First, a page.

Debate opens new fronts on guns, Biden’s age in Democratic race

The Debate

The latest Democratic debate threw up a rich haul of clashes, incidents, slow burning controversies and policy collisions that will help define the 2020 race in the weeks to come.

Often, a debate’s impact only becomes clear in subsequent days, when exchanges that did not immediately resonate take on extra significance as the churn of the campaign does its work.

Thursday’s encounter in Houston exposed ideological, personal and policy divisions between the candidates that offer clues about how the Democratic race will unfold from now on.
There’s a trove of material for each campaign to mine to tweak the weaknesses of rival candidates. And President Donald Trump’s team must have been watching with glee as comment on guns and health care piled up material for general election attack ads.
Over the span of this race, there’s little evidence that the debates are changing the hierarchy of candidates. But the confrontations are serving to expose the complex layers of the campaign and offer clues over how it may turn out.

The top tier may freeze in place

The debate solidified the clear top tier in this race and none of the leading candidates looks likely to quickly fade in the crucial run-up to the Iowa caucuses in February.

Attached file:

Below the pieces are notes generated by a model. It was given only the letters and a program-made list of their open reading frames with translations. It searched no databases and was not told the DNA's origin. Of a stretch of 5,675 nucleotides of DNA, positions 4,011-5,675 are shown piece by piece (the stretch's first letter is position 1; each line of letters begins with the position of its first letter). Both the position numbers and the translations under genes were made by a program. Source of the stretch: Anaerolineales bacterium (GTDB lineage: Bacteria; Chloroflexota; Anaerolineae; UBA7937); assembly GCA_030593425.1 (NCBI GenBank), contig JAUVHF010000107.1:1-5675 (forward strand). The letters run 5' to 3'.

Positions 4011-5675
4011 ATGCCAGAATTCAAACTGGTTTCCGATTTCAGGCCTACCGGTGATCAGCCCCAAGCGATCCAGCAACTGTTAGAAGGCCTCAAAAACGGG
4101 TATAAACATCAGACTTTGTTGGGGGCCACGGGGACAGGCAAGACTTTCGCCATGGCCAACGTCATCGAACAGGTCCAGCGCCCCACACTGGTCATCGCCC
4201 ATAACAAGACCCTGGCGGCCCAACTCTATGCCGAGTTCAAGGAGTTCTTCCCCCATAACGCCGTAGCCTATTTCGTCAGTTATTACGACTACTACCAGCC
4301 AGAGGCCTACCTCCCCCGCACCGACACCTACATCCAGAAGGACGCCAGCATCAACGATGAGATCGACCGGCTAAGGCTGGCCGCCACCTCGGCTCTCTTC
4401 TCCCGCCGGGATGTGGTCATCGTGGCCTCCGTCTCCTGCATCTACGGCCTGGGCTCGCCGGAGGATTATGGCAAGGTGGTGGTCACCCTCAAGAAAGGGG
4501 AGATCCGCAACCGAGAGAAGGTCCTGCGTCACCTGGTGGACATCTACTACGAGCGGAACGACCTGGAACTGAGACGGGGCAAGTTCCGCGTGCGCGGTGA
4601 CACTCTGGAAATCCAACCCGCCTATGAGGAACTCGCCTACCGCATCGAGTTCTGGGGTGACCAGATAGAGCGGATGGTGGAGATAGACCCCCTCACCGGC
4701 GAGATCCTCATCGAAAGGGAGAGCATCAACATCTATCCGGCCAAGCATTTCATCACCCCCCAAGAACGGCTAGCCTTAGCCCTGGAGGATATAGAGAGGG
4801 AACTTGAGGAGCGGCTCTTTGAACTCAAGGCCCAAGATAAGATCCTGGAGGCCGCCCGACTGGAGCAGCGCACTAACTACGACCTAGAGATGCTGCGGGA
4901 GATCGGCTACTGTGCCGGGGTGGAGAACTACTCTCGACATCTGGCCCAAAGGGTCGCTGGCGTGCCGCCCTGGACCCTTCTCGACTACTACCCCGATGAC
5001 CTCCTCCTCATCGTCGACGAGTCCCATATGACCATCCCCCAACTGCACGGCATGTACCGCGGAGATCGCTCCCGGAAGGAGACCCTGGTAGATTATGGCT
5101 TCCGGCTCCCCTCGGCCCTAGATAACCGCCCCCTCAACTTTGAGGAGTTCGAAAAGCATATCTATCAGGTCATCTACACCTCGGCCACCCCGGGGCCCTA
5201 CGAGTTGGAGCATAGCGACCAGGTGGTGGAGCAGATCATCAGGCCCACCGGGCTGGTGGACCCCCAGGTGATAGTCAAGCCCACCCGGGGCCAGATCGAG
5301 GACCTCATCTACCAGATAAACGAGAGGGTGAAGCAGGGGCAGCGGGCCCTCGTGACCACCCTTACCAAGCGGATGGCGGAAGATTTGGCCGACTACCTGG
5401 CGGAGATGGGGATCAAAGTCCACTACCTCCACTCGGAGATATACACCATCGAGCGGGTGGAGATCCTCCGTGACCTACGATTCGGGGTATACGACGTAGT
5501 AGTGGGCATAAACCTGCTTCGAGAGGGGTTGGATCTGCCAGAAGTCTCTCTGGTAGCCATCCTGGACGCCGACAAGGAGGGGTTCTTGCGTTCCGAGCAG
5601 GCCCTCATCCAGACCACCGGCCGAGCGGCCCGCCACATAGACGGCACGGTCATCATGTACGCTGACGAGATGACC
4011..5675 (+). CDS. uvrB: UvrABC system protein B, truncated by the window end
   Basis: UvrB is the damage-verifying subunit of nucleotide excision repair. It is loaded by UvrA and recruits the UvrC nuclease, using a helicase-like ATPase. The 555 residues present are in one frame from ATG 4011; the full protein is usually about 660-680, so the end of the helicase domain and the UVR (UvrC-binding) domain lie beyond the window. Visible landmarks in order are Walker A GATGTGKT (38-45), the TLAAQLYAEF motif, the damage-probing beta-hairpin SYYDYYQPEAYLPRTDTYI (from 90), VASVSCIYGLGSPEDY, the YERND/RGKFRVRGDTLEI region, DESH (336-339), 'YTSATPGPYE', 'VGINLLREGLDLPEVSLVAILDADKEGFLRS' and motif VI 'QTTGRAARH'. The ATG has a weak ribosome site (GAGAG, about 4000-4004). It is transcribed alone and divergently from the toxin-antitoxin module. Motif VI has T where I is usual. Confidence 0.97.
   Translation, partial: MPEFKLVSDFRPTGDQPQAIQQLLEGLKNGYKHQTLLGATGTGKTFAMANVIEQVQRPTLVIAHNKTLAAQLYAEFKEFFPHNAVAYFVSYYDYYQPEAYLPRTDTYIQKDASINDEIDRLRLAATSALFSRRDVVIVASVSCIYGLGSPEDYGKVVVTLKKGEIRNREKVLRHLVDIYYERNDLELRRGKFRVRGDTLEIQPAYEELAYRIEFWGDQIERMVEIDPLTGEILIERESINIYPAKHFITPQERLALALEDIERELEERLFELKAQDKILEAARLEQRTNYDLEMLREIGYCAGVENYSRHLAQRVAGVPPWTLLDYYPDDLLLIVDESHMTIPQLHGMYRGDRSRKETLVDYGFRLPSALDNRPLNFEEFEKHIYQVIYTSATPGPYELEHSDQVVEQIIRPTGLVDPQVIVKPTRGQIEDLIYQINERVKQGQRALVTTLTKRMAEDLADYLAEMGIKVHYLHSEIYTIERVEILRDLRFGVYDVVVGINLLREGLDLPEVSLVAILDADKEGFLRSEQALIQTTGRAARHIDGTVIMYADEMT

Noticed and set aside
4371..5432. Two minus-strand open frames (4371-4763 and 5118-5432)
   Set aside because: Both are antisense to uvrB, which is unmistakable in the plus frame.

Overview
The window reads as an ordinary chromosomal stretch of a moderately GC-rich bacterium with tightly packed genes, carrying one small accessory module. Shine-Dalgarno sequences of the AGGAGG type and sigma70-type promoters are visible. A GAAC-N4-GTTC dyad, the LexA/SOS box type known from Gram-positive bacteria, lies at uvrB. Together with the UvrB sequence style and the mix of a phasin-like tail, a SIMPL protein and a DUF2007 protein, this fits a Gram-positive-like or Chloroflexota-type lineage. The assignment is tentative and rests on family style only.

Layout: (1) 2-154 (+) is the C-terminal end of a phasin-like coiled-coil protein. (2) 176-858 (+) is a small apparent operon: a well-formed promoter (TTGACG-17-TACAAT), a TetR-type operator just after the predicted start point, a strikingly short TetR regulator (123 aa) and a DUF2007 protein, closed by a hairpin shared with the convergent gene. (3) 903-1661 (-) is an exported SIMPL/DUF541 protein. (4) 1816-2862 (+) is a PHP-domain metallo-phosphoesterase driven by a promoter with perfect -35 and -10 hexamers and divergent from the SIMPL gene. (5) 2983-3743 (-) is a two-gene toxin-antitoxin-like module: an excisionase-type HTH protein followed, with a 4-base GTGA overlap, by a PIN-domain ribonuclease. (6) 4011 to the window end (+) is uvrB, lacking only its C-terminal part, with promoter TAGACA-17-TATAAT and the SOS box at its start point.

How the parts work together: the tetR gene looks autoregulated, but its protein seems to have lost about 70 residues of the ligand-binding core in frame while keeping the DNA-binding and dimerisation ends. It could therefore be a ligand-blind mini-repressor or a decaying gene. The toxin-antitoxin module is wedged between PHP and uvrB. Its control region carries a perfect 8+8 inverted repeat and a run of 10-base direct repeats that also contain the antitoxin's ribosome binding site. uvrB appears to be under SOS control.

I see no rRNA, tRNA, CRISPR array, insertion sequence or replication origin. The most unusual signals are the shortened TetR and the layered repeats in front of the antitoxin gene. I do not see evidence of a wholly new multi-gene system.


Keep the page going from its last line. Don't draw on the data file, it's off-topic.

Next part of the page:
Former Vice President Joe Biden had a patchy night but Thursday was his best performance so far in his campaign. Sen. Elizabeth Warren was relatively quiet but made no huge mistakes. And Sen. Bernie Sanders will have delighted his solid supporters but did not seem to solve the riddle of broadening his base.
These three however have yet to turn their full fire on one another. That’s one thing to watch for as the race really gets going.

Biden and the age issue

Castro’s pile-on was clumsy. By repeatedly asking Biden: “Are you forgetting what you said two minutes ago?” the former HUD Secretary actually built empathy for the former vice president.
But make no mistake, many of the other candidates are happy this is out there and even happier that Castro stepped on the landmine before they had to — their post-debate interviews are proof of that.
“There’s a lot of people concerned about Joe Biden’s ability to carry the ball across the end line without fumbling,” Booker told CNN’s Anderson Cooper after the debate. Harris was asked several times on “New Day” about the Castro assault, but pointedly chose not to criticize its author or to defend Biden.
The question of whether the former vice president is fit for the rigors of the presidency and to take on Trump is not going away. It’s one of his biggest weaknesses and, as even Biden has said, it’s fair game for opponents to explore. And Biden put it on the table himself by rooting his campaign in an argument about electability.


Joseph Johnson

They say not everyone has the gift of gab to be able to talk about politics in the correct light - but Joseph is the perfect mix between a healthy critic, and a realist cynic. His unique personality works wonders at political discussions which are bound to cause a stir. He is an intellectual with many years of experience in the field, and his work is a reflection of his dedication to making political scenarios common knowledge among the citizens of the nation.

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